Coaching, Training, it’s just cricket.

Writing this immediately after sending an email in regards to a coaching training course i wish to attend.

To give a little background….

I play cricket, and have for 11 seasons now. Throught his time i have been involved in three (yes three) different clubs. The latest of these, Kings Langley Cricket Club, has been by far the best in terms of administration and my overall enjoyment of the game.

I joined KLCC four seasons ago for the Under 15’s competition, after my father wished not to coach my junior team. The club we were at did not like this idea as they wanted him to stay as coach as they had no replacement. In this season, my team proceeded to make the grand final, losing by only a few runs (i actually dont remember the margin, all i remember is that we got the guy who got 200 in the semi out for 0). The next season, my junior team did not perform as well as the previous season, but i had been given the opportunity to “fill in” for one of our senior teams, B15 a low grade. I then proceeded to participate in every game of the season for the B15’s, and halfway through the season, the captain decided that i should be opening the bowling, which i was quite excited about. This B15 team were minor premiers (i.e. first place). Our first semi final was a very exciting game, one which i will not forget in a long time. The week before we had played the same team, who chalked up 298 in the first innings and we chased it down with one wicket spare. In  the semi final, we were batting first and we were toppled over for a miserable 70-something. We needed a big effort in the field if we were to make it to the grand final. Our openers (by this stage, we had brought up anohter player from my junior team who is alot better [he now plays A grade]) had taken a few wickets and we were excited as they were only in the 30’s. The oppositions last recognised batsman had came to the crease and the weight of his team was on his shoulders. Our opening bowlers had finished their spell and i was due to come on at the northern end of the ground. There was one over at the southern end before i was up to bowl. Our keeper missed one delivery and the batsmen took off for a run, I at fine leg, promptly ran towards the racing ball as the batsmen turned for a second. I reached the ball and fired it in, with the recognised batsman running towards the keepers end. A beautiful throw, right above the bails, and he was run out. Oh the celebrations that went on at that very moment. From there the current bowler and myself cleaned up the tail, ending their innigs at an embarrasing 44 runs.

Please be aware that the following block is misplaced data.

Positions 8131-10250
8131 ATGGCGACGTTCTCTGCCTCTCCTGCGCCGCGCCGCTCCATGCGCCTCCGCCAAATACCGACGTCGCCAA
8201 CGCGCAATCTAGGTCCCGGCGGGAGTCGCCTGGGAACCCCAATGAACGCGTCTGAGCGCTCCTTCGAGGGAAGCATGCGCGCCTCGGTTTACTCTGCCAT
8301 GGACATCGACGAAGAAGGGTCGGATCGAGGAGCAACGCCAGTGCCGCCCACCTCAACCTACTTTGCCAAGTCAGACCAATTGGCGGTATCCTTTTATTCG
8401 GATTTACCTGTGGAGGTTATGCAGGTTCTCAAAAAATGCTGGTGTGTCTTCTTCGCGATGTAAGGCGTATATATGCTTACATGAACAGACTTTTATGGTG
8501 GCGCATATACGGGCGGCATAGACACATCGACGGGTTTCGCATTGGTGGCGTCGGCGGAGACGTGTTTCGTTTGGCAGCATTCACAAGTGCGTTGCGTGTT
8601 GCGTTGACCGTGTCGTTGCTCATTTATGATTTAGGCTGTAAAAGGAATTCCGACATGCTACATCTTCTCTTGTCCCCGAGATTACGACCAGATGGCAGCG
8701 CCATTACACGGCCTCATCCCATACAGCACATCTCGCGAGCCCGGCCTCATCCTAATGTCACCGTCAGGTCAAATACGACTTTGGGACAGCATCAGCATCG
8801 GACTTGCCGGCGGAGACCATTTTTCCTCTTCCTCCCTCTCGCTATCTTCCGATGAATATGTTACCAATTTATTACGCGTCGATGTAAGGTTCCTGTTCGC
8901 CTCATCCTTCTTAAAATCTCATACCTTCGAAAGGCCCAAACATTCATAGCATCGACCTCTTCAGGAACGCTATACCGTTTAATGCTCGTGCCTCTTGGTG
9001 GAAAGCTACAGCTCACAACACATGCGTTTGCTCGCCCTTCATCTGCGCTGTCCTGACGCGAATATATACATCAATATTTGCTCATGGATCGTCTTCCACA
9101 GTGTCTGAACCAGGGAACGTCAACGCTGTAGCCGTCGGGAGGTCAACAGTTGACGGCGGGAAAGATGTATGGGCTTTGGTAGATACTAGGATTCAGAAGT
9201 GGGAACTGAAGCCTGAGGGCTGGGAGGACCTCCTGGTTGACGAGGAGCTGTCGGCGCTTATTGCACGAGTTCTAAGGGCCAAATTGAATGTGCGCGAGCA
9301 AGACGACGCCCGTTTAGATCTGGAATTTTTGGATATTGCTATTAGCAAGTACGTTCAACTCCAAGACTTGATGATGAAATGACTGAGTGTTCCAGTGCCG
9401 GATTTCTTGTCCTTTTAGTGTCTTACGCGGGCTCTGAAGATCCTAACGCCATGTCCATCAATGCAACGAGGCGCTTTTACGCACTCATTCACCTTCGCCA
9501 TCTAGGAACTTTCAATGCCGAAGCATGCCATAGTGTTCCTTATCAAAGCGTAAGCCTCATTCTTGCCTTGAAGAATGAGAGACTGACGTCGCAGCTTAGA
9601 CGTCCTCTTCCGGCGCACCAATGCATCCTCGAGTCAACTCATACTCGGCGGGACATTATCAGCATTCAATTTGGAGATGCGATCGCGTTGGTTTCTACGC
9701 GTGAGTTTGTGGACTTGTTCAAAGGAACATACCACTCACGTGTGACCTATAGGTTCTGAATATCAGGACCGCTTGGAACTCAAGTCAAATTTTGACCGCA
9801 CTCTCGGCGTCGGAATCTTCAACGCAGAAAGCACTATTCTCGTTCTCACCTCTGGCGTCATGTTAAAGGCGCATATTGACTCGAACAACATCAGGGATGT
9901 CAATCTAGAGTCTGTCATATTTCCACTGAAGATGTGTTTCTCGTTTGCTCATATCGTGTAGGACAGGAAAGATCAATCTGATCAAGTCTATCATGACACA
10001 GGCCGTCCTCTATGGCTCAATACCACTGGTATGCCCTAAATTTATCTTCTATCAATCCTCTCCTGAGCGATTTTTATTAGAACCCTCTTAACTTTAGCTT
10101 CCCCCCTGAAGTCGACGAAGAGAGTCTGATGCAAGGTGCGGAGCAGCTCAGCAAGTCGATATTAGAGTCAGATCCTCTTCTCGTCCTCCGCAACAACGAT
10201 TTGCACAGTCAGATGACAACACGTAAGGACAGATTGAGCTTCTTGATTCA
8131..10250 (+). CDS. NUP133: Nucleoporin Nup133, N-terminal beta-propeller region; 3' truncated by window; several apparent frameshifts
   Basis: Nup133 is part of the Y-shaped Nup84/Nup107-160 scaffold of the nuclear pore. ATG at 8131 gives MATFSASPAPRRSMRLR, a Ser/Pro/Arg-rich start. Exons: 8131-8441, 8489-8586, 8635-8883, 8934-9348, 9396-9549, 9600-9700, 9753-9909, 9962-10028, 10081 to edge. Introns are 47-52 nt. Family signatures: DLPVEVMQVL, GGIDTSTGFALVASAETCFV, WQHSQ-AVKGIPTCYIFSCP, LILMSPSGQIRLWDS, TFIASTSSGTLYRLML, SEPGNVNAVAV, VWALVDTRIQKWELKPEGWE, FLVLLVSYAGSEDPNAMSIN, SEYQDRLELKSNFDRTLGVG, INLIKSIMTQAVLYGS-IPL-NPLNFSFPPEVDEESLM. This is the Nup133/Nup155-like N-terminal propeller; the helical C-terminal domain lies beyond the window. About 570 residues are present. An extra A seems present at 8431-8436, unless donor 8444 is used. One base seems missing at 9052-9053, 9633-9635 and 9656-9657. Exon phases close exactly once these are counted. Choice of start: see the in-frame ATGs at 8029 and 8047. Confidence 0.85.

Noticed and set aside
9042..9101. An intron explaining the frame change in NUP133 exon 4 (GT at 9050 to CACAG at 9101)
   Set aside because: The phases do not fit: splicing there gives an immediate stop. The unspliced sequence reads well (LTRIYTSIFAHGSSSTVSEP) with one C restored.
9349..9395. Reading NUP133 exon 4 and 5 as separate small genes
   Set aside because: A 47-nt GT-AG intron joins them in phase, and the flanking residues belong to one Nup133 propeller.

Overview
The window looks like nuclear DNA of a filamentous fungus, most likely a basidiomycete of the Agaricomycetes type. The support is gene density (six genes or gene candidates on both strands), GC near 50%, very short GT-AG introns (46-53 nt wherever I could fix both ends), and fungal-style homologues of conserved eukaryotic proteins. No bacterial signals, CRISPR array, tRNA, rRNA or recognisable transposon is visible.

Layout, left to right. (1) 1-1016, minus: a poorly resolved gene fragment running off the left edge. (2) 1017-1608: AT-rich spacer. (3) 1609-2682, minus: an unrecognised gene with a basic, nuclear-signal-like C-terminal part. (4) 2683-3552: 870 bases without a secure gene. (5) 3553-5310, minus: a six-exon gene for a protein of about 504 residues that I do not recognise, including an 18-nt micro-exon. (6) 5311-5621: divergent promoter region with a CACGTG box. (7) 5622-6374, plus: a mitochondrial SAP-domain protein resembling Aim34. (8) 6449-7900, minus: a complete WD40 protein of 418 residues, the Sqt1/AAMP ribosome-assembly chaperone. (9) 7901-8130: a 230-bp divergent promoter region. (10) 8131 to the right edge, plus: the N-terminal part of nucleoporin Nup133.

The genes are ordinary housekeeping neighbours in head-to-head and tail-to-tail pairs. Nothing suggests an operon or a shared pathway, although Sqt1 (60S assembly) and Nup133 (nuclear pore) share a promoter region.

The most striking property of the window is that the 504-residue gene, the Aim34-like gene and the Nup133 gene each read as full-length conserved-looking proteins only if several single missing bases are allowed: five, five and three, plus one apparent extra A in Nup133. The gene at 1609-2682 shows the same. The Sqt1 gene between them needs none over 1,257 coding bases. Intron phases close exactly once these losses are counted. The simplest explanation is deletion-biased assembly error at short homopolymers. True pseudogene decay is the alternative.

The grand final loomed upon us all, to be played at our home ground, the smallest in the district. We had beaten this team oonce during the season, but they had the wood against us in our last bout. The day arrived, we lost the toss and were sent in to the field. The opposition had the best opening batting partnership of all the teams in our grade. We opened with the same bowlers as the semi, neither taking a wicket. I was told to warm up and bowl the next over at the northern end.

This is where i talk it up.

My first over was tight, little runs scored. The second over is where our teams first breakthrough occured. One of the openers popped it up to a player in short (who’s name, no joke, is Chris Brown) They were 1-30something. The next over, third delivery and with the other opener on stike, i came in to bowl, pushed it a bit wide to allow for the inswing. The batsman positioned himself to leave, which he did. The ball swung back in, hitting the seam and cutting back towards the batsman. (At this point the scorers [one bieng my father] had marked a dot ball on the score sheet) BUT the ball hit the top of the off (outer most) stump, and the batsman was dissmissed. I was cheering, our team was cheering, the batsman was absolutely dumbfounded. We continued our roll dissmissing the opposition for 130 something, a reasonable total but in a final, anything is possible.

I cant recall too much about our batting innings, as i rarely paid attention when we were batting, most of the guys had some great stories some of which ill tell in another blog.

We ended up passing their total and won the competition, enough about thatm it was too long already.

Anyway, the next season, my father had decided to assist in our clubs minicircket program, training for 150 under 8 year olds on a friday night, to help him get away from the stress of his work. I have no idea how putting up with 250 screaming kids can be less stressful, but anyway.

He asked me if i would like to join him in the second week, which i did and have now done for two whole seasons only missing one week since my first appearance.

The first year, the club had employed a man, Brad, to organise numerous activities for the kids, for the second season, he had moved to queensland and had got married (and last week we got news that his wife had given birth to their first child) so two of the other helpers had taken over, with my father and i as assistants. This coming season, they are looking toput someone on permanently in the same role as Brad hadand they have suggested the two who have done it.

Now my father and i have both partaken in many cricket related workshops, we are both qualified district umpires and both level one cricket australia accredited coaches.

Over the past month, my mother (who works in child care) was sent an email regarding a Community Coach Training Program, which she suggested to me. I am now printing off the enrollment package for this couse, to be held in the olympic stadium [OMG], and will be sending it this afternoon.

If i am to complete this course and through this find employment in related industry, i will be paid and a small payment will be put to my nominated club or organisation.

I am hoping that by completing this course, i am looked at by the club as a suitable heir to Brad’s position.